Project Quesada: 4th Fighter Wing supports diversity, inclusion initiatives

  • Published
  • By Master Sgt. Rachel Waller
  • 4th Fighter Wing Public Affairs

“We maintain and enhance force readiness and develop the capabilities we need to protect America when we fully embrace a diversity of backgrounds, experiences, and thought,” said Secretary of Defense Lloyd J. Austin III. 

The 4th Fighter Wing has hosted and participated in various events targeting diverse and underrepresented groups to promote and expose youths and young adults to science, technology, engineering, and math (STEM) careers as well as provide aviation inspiration mentorship (AIM) since 2020.

Additionally, the 4th FW supports Air Combat Command’s recently announced Project Quesada, which aims to identify opportunities for Hispanic Serving Institutions and other Minority Serving Institutions for STEM opportunities.

“In terms of resources, the people are what enable us to accomplish the mission,” said Andrea Contratto, Air Combat Command chief diversity and inclusion officer. “We should be deliberately inclusive for all our communities.”

4th FW hosts career panels, round tables with North Carolina Agricultural and Technical State University

In 2020, the 4th FW established a partnership with North Carolina Agricultural and Technical State University, Greensboro, North Carolina.

Since then, active-duty Airmen from Seymour Johnson Air Force Base have visited the campus numerous times to host career panels and round tables for Air Force ROTC cadets with various career fields represented to include intelligence, judge advocate, air crew and pilots.

More than 85 percent of the students who attend NC A&T are from underrepresented minority groups such as African American, Hispanic and Native American.

In March 2022, the cadets visited the base and were afforded hands-on experience with the base fire department and combat arms training and maintenance instructors. They also got to see various sides of aircraft maintenance as they toured an F-15E Strike Eagle, all to help expose the future officers to different career paths available in the Air Force. 

Diversity is about finding, recruiting, developing, and retaining the best talent in America, specifically those that may have been overlooked.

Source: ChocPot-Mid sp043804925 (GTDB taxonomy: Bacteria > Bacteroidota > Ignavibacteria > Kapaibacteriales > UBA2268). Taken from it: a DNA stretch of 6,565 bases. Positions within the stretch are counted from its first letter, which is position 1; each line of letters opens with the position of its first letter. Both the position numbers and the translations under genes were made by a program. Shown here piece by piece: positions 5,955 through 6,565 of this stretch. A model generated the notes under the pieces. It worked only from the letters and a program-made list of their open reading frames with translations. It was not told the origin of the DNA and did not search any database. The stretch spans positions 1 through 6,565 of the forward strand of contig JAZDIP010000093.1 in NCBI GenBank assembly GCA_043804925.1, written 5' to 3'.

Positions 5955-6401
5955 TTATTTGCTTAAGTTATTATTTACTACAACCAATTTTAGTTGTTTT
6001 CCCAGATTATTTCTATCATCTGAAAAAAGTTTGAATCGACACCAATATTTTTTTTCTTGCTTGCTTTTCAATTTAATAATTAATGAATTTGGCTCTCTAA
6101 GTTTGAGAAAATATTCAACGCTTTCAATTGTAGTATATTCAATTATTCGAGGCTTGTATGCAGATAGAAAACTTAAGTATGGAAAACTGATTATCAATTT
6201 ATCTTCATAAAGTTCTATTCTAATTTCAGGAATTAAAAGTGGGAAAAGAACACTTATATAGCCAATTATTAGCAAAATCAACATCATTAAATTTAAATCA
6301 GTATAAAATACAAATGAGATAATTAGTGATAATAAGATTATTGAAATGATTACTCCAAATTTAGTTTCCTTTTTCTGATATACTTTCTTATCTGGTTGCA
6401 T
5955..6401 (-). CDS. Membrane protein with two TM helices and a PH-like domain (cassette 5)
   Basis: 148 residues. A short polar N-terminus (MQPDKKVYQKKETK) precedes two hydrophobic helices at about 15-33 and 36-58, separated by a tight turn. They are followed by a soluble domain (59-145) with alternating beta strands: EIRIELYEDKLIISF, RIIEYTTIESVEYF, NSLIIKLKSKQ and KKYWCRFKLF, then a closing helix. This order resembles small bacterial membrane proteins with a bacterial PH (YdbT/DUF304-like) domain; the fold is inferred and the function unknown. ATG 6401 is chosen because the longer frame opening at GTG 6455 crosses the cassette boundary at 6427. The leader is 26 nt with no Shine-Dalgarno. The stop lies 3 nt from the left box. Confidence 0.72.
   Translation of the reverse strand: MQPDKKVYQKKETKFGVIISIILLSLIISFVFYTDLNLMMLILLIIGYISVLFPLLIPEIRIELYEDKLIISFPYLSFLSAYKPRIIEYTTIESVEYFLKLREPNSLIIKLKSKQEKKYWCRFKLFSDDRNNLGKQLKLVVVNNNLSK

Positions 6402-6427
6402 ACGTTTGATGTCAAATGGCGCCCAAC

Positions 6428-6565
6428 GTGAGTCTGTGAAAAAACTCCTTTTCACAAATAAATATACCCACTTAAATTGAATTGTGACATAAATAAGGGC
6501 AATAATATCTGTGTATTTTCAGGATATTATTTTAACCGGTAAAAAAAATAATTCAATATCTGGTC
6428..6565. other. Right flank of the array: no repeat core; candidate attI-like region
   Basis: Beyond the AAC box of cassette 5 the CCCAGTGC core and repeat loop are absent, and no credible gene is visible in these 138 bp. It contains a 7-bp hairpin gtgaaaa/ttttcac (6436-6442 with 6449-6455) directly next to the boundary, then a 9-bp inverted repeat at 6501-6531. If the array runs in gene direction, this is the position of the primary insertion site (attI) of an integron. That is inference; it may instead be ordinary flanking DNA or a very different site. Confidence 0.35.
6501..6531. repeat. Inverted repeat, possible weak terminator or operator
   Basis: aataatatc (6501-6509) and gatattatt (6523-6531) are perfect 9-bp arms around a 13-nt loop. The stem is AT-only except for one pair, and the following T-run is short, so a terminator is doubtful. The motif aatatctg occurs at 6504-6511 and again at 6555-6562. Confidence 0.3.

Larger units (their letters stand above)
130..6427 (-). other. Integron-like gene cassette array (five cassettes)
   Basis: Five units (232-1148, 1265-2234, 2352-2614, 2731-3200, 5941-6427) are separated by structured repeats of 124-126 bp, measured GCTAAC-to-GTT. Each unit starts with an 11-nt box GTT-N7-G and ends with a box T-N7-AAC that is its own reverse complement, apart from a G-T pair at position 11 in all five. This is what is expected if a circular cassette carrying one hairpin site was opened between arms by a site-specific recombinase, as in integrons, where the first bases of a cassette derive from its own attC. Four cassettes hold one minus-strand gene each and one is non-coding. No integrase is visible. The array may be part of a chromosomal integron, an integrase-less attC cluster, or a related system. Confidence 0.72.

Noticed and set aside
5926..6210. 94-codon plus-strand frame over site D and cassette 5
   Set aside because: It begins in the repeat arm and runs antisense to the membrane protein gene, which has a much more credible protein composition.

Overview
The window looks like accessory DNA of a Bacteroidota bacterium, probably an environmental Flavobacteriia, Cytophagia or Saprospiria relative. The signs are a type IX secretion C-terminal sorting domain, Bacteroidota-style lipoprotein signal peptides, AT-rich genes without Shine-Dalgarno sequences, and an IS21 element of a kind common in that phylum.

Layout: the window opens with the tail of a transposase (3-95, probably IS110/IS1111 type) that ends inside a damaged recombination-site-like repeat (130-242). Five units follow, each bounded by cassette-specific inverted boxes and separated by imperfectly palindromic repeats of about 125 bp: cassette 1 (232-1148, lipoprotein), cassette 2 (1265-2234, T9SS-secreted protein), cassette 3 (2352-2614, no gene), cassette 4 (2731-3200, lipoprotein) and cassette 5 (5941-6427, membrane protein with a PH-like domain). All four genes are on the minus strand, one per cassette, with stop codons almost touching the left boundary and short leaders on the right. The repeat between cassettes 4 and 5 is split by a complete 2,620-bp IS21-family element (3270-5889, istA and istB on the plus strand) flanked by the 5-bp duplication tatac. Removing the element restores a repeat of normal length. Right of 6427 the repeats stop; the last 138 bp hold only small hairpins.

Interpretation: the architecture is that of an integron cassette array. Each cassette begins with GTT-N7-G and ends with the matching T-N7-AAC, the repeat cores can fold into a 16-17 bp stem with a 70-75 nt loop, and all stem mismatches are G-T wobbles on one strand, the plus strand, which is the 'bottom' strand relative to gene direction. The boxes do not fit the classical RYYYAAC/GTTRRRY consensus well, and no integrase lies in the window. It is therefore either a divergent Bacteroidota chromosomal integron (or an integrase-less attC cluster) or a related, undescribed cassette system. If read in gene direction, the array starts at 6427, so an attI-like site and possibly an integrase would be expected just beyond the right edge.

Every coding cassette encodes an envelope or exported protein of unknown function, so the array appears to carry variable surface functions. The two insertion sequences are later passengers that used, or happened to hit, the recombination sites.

“There is a gap in the individual cadet interests and what they have access to, such as a lack of mentors and resources when making a military service commitment,” said Chief Master Sgt. Chaunda Wharton, 4th Logistics Readiness Squadron senior enlisted leader. “As active-duty members, we are unofficial recruiters for the U.S. Air Force. Through this forum we are able to offer our knowledge, experience and influence the next generation or potential Airmen.”

“It’s important to be exposed to multiple different career fields,” said ROTC Cadet Langston Kelly, NC A&T detachment 605 wing commander. “Learning about career fields and how they interact with each other and how we will interact with them in the future is what I took away most from this experience.”

4th FW teams with Air Force Global Strike Command for Strive 4th, Project Tuskegee

Strive 4th, a Project Tuskegee and AIM initiative, was an opportunity for the base to work with local Wayne County students as well as local Air Force ROTC and Junior ROTC detachments to provide them a look into the missions of the 4th FW and the 916th Air Refueling Wing, as well as aviation and STEM programs.

Aimed at increasing opportunities for underrepresented groups within local communities and Air Force ROTCs, Project Tuskegee is an initiative and partnership established by Air Force Global Strike commander, Gen. Anthony Cotton, and Tuskegee University.

AFGSC looked at different bases across the Air Force, specifically targeting ones that had a large diverse local population. The local community of Goldsboro and surrounding areas housed such diversity, and the 4th FW was presented the opportunity to host AFGSC and Project Tuskegee with Strive 4th.

“We had multiple different stations on the flight line with two main focuses, which were three static displays accompanied with crew and maintainers, which included an F-15E, a B-1B Lancer and a KC-46A Pegasus,” says Capt. Paige Burnette, 4th Force Support Squadron sustainment services flight commander.

Participants included 11 Wayne County middle schools, the Wayne School of Technical Arts, one computer science club from a local high school, two Civil Air Patrol squadrons and three Air Force ROTC detachments.

Although Strive 4th was mainly a diversity and STEM outreach event, it also provided a slew of inclusion opportunities that aren’t normally available.

“During Strive 4th, there was a middle school student who was wheel-chaired bound and wasn’t able to walk up the stairs to go into the KC-46 like everyone else,” recalled Master Sgt. Ayoka Francis, 4th FW D&I program manager. “But there were four Airmen who carried her on her wheelchair up the steps so she could have the same experience as the other students. Although she won’t be able to join the Air Force, she got to have the same experience just like her classmates, I had to turn around so I wouldn’t cry.”

4th FW looks to the future

“Project Quesada is something we’ll focus on in the next year and continuing our historically black colleges and universities partnerships,” said Francis. “We’ll definitely look to expand into other universities near the base.”

The 4th FW will continue to introduce aviation and STEM-related careers to underrepresented groups surrounding the base as diversity will bring more qualified applicants to the Air Force.

(Editor’s note: Tech. Sgt. Emili Koonce, Senior Airmen Kimberly Barrera and Kylie Barrow contributed to this article.)